"Everything which would ordinarily go into the waste paper basket after use"

The White Pages

The White Pages

Today we hit the mother lode in terms of ephemera, the pièce de résistance, the archetype for all other ephemera – the White Pages directory (although strictly speaking, it’s not ephemera at all because it is a book). In terms of useless daily print though, this is the grand daddy of them all (they first appeared in 1880), perhaps the single main item of print that consumers have in mind when they describe print as being wasteful, harmful to the environment and generally unloved. Who can ignore the piles of unwanted Yellow and White pages lurking in alley ways or lying in the lobbies of apartment blocks? It’s not a good look, a toxic reminder that people don’t use print.

These days the general consensus seems to be that anything the White/Yellow pages can do, the internet can do better. The past decade or so has seen a dramatic drop-off in directory printing and most experts now agree that it is a declining sector, at least in developed economies. This decline is only likely to accelerate with the spread of mobile computing.

Sensis, the publishers of the White Pages, has acknowledged as much with the announcement that, as of this year, residential White Pages will no longer be delivered automatically to every household: if you want a copy, you’ll have to ring up and get one or collect it from the post office. This will see a reduction in the number of White Pages books printed from about 1.4 million to just a few hundred thousand (this particular example delivered to our door is the Business and Government White Pages).

At the same time, the White Pages itself is getting smaller; this edition is 3-3.5cm smaller all round, although it is the same thickness (it is just 8 pages shorter than the previous edition). That means the type has also shrunk to the point at which standard entries are now barely readable, even with my glasses on. Any business hoping to get noticed in the White Pages had better pimp their listing by investing in some bold type. Sensis also offers a free ‘pocket sized magnifying aid’ for anybody who now finds the listings to small to see. Alternatively they could just hop online.

No doubt the shrinking White Pages delivers a significant cost saving, given that paper is the most expensive consumable used in their production, but it is also indicative of the increasing irrelevance of such directories, an instinctive response which seems to say “Perhaps if I get smaller then maybe people won’t hate me as much”. Sensis describes it as being easier ‘to handle and store’.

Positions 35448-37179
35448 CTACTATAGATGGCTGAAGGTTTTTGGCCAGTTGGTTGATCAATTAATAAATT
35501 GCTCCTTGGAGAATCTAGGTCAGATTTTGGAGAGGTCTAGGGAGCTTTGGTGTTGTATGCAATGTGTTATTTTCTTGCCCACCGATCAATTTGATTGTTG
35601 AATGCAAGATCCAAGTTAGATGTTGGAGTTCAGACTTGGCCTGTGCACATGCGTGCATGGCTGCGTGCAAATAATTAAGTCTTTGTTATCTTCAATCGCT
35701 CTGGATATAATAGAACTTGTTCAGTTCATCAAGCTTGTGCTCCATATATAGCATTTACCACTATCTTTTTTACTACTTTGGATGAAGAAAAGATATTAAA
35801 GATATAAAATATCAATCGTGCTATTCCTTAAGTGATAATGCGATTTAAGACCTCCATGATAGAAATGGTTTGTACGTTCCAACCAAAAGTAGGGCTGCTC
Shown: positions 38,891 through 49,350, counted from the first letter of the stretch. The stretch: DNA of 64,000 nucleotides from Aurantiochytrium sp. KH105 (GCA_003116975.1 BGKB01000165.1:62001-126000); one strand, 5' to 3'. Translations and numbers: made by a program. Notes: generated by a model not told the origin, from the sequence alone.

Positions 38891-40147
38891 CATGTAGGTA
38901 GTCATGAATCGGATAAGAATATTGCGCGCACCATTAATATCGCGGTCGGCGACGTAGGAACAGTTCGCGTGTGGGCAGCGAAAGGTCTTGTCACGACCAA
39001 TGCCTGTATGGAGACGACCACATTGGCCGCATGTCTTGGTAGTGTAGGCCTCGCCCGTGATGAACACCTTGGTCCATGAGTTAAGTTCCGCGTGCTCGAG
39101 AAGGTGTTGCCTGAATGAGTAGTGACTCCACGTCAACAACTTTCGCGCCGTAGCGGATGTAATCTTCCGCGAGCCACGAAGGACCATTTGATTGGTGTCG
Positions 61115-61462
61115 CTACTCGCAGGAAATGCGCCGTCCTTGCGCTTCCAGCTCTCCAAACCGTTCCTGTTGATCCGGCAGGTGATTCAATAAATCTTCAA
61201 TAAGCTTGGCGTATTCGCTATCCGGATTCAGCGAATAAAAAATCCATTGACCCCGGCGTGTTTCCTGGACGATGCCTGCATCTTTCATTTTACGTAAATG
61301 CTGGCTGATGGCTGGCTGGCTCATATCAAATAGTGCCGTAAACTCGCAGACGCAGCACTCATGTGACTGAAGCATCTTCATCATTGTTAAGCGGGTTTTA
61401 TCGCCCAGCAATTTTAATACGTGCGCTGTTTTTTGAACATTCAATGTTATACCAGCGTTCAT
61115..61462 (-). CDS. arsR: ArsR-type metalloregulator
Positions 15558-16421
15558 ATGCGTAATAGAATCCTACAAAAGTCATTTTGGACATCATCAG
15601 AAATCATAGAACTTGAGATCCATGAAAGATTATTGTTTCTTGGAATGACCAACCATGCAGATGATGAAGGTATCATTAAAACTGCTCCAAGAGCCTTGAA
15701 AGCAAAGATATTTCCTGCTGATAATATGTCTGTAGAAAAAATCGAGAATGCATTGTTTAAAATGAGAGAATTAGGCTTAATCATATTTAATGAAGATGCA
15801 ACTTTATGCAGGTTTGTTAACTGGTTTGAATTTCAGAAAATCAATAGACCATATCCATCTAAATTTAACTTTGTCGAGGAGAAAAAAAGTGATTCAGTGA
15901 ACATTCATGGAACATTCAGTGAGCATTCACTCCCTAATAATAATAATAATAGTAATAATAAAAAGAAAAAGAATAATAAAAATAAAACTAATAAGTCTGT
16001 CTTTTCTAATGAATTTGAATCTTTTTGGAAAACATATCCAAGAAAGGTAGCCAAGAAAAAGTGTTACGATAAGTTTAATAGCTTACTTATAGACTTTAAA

All of this tends to over-shadow the fact that the White Pages is a remarkable print production, 1,016 pages of tiny type printed on little better than tissue paper, bound and trimmed in perfect order. The registration on my copy is slightly out on the early colour pages but, all in all, it’s an amazing artefact given the speed and volume of its production. Those extraordinary colour maps of the entertainment venues – almost unreadable without a magnifying glass – are incredibly detailed, often using just a single row of dots to delineate features. That’s very precise printing.

So what, you say, it’s still a waste of resources and harmful to the environment. Well, maybe, although Sensis itself is keen to point out that production of its books has been certified as being carbon neutral and the paper itself uses 40% recycled fibre. An awful lot of used and unwanted directories also get recycled, re-entering the production stream, or sit on bookcases as big, silent carbon sinks.

That’s not to say the White Pages doesn’t have an environmental impact – almost every human activity does, even online search – but at least its production is theoretically sustainable; almost every element that goes into the printing of the directories has the potential to be recycled or sourced from sustainable resources. The White Pages may look like a big waste of space but it’s not an environmental villain.

So what, you say, it still can’t compete with the speed and ease of an online search. Well, maybe, although – as a random example – I don’t know where, online, I would find the phone number of every single hospital, aged care centre, community health centre and early childhood centre in NSW, all on a couple of easy-to-read pages in alphabetical order. No doubt I could search for it and find it online (I did start searching the NSW Government Health site but after clicking away uselessly for a couple of minutes… hey, life’s too short); with the White Pages it took me 5 seconds to turn to ‘Health’.

True, the White Pages is not searchable in print form but that doesn’t mean that it isn’t often quicker for finding stuff than typing it into Google. My guess is that the reason why users prefer to search online is not that it is necessarily any quicker but because they are already sitting at their screens; consulting the White Pages actually means getting up and doing some heavy lifting. That’s indolence, not ease.

Besides, where else except in the White Pages would I be able to find out that the very first business in NSW, alphabetically-speaking at least, is A AAAAAAAAAAAAAAAAAAA Aardvark Finance Lenders. You can’t Google that.

shredded paper

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